Supervisors to receive report on medical marijuana cards

September 22, 2006

Greg Moberly, Times-Herald

 Medical marijuana supporters finally will have their day before Solano County leaders Tuesday, but if they're expecting definitive action they'll be disappointed.

The Board of Supervisors only are expected to receive a report on a voter-approved state medical marijuana card program. Program supporters, along with at least a couple supervisors, thought the board would decide Tuesday whether to administer the card program.

Members of Solano Patients' Group and Safe Access Now, who support medicinal marijuana, have for several months publicly lobbied supervisors to implement the program.

"I am somewhat hopeful we'll have some kind of direction that's positive," said Aaron Smith with Safe Access Now. He said he hopes board members will indicate support Tuesday for a future yes vote.

The state card program that Smith and backers want specifically allows California counties to track residents who receive physician-prescribed marijuana.

At least 20 of the state's 58 counties have established the card program, but other counties are hesitant to go against federal drug laws that don't allow medicinal marijuana, according to a county staff report.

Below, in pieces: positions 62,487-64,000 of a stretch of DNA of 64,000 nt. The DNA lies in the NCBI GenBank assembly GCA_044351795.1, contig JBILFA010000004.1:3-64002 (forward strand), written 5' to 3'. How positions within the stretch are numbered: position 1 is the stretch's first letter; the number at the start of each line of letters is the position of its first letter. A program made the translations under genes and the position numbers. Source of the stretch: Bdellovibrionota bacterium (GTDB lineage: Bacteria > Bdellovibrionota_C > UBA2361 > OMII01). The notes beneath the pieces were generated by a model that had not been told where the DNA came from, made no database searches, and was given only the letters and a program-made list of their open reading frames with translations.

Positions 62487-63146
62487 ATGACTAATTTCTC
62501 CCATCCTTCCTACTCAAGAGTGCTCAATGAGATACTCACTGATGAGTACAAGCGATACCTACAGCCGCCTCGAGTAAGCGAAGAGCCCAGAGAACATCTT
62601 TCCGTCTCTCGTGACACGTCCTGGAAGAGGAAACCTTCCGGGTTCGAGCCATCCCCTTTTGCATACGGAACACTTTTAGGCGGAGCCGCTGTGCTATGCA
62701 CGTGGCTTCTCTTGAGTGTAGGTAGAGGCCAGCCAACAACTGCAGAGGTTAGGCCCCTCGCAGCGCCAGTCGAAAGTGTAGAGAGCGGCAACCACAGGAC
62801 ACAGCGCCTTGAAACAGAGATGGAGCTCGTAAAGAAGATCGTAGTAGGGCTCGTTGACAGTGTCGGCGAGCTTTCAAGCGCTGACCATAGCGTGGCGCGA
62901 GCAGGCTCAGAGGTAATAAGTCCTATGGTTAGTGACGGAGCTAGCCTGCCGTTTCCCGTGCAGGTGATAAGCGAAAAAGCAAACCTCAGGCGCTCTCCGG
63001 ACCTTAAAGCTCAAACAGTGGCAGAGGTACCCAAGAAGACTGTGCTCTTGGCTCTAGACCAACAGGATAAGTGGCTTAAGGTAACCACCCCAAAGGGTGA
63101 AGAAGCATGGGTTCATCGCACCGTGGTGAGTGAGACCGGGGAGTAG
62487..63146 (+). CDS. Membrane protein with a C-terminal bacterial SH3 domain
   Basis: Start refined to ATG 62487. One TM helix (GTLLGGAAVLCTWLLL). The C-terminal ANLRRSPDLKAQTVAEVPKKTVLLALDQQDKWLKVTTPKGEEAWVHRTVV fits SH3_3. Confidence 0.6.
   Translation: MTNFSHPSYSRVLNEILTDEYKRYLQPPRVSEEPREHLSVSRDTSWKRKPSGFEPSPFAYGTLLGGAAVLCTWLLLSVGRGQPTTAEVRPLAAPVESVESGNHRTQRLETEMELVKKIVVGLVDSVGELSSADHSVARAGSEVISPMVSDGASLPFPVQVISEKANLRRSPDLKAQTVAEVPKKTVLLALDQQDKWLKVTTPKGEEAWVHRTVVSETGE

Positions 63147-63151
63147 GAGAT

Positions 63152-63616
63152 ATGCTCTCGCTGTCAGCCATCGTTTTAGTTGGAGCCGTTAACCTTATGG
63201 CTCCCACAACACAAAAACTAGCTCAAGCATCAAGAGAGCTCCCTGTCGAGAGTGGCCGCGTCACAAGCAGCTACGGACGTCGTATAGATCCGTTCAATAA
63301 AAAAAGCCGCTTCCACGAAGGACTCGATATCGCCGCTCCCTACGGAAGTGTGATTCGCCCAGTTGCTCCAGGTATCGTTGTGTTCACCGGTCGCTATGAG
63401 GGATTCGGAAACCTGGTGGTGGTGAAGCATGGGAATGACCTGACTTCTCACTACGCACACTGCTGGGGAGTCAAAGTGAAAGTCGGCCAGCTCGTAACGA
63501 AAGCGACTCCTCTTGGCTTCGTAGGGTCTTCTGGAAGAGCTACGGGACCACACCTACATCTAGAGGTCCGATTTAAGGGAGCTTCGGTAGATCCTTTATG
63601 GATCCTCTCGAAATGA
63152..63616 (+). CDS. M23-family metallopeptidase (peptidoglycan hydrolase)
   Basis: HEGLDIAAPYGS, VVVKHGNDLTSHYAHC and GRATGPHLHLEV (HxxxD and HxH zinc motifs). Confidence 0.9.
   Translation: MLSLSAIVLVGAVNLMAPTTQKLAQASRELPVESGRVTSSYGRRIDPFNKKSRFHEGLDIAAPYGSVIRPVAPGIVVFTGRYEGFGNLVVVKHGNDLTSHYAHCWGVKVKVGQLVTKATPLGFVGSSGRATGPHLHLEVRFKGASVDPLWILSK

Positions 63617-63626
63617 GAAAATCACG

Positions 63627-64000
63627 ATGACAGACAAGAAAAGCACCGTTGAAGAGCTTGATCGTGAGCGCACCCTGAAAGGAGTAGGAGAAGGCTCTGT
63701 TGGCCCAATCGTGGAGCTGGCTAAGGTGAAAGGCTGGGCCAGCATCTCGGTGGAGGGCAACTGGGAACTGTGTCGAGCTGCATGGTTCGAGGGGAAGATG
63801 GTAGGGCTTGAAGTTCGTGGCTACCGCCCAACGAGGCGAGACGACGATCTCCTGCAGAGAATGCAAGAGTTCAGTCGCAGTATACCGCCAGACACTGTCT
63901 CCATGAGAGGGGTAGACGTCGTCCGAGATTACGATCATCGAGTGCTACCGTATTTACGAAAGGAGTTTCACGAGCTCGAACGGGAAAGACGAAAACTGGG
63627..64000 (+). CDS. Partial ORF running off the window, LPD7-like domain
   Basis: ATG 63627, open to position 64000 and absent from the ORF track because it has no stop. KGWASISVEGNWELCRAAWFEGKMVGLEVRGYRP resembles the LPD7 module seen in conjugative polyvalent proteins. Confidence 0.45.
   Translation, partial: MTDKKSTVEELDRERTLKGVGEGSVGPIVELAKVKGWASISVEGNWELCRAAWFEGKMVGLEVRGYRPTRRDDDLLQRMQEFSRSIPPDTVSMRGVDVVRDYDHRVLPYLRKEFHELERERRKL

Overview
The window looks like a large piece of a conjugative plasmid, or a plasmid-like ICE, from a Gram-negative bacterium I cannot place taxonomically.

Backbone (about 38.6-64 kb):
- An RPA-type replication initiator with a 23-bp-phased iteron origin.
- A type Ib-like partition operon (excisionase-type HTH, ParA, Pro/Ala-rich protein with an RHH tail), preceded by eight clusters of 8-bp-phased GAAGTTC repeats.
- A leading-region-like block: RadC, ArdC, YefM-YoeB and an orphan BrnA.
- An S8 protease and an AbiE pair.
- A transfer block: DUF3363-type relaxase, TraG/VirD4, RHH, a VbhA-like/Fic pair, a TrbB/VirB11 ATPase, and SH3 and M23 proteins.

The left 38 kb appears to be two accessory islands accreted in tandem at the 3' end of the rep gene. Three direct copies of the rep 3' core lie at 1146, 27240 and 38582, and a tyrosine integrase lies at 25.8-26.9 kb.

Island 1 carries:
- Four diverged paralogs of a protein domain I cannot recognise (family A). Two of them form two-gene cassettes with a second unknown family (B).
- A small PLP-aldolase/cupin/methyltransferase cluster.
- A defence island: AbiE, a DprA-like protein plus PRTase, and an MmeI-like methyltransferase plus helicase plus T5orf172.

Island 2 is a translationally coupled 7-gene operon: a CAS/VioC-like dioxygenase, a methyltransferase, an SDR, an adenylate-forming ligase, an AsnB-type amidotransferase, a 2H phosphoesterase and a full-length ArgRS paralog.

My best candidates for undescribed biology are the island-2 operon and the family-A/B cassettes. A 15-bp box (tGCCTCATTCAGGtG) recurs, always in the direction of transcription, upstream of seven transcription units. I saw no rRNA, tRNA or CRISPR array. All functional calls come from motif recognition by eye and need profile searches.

Still, Supervisor Duane Kromm, District 3-Fairfield, said supporters deserve a board decision on the program.

"My expectation is the board should take a stand," Kromm said. Despite that perspective, Kromm says he's still struggling with how he'll vote.

"Is there real medicinal aid offered by smoking marijuana?" Kromm said. He said he hasn't yet been convinced.

Supervisor Barbara Kondylis, District 1-Vallejo, like Kromm, is disappointed the board isn't set to vote on the card program.

Kondylis is the only board member publicly supporting medical marijuana.

"You'll probably hear some screaming about it Tuesday," Kondylis said, referring to herself and card program supporters.

Waiting for the issue to be resolved in the courts isn't what county staff should be deciding, Kondylis said. "That's a decision the board should make."

In 1996, by a 56 percent to 44 percent margin, state voters approved Prop. 215, which allowed for medicinal marijuana. Three years ago the state passed legislation specifying how medicinal marijuana should be tracked.

Galen Lawton, president of the Solano Patients' Group, says his members are being needlessly arrested by law enforcement.

"Really, it's harassment," Lawton said.

Lawton said all who use medicinal marijuana might not have the financial means to go through court proceedings.

Lawton said he has a chronic nerve injury that causes headaches which can be soothed by marijuana.

Supporters of medicinal marijuana say they need the drug to relieve an assortment of ailments including chronic pain, cancer and AIDS, or other life-threatening illnesses.

- E-mail Greg Moberly at gmoberly@thnewsnet.com or call 553-6833.



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